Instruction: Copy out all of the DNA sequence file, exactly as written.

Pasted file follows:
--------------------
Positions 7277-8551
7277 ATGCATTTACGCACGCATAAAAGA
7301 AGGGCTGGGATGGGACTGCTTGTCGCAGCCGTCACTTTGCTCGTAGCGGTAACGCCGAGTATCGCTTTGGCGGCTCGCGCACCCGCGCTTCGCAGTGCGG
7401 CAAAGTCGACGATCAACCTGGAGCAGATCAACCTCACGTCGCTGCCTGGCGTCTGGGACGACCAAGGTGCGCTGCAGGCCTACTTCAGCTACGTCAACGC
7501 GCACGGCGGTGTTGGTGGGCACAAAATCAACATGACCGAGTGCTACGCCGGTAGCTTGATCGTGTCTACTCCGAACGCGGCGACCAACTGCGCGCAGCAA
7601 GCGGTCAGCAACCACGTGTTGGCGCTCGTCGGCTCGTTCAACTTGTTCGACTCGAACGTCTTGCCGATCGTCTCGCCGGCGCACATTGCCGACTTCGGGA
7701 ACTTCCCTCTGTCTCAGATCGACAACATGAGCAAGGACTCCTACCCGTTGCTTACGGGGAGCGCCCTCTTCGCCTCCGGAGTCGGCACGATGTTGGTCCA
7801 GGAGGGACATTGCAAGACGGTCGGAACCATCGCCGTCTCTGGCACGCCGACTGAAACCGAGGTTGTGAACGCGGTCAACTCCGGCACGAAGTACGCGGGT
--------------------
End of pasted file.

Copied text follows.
Positions 7277-8551
7277 ATGCATTTACGCACGCATAAAAGA
7301 AGGGCTGGGATGGGACTGCTTGTCGCAGCCGTCACTTTGCTCGTAGCGGTAACGCCGAGTATCGCTTTGGCGGCTCGCGCACCCGCGCTTCGCAGTGCGG
7401 CAAAGTCGACGATCAACCTGGAGCAGATCAACCTCACGTCGCTGCCTGGCGTCTGGGACGACCAAGGTGCGCTGCAGGCCTACTTCAGCTACGTCAACGC
7501 GCACGGCGGTGTTGGTGGGCACAAAATCAACATGACCGAGTGCTACGCCGGTAGCTTGATCGTGTCTACTCCGAACGCGGCGACCAACTGCGCGCAGCAA
7601 GCGGTCAGCAACCACGTGTTGGCGCTCGTCGGCTCGTTCAACTTGTTCGACTCGAACGTCTTGCCGATCGTCTCGCCGGCGCACATTGCCGACTTCGGGA
7701 ACTTCCCTCTGTCTCAGATCGACAACATGAGCAAGGACTCCTACCCGTTGCTTACGGGGAGCGCCCTCTTCGCCTCCGGAGTCGGCACGATGTTGGTCCA
7801 GGAGGGACATTGCAAGACGGTCGGAACCATCGCCGTCTCTGGCACGCCGACTGAAACCGAGGTTGTGAACGCGGTCAACTCCGGCACGAAGTACGCGGGT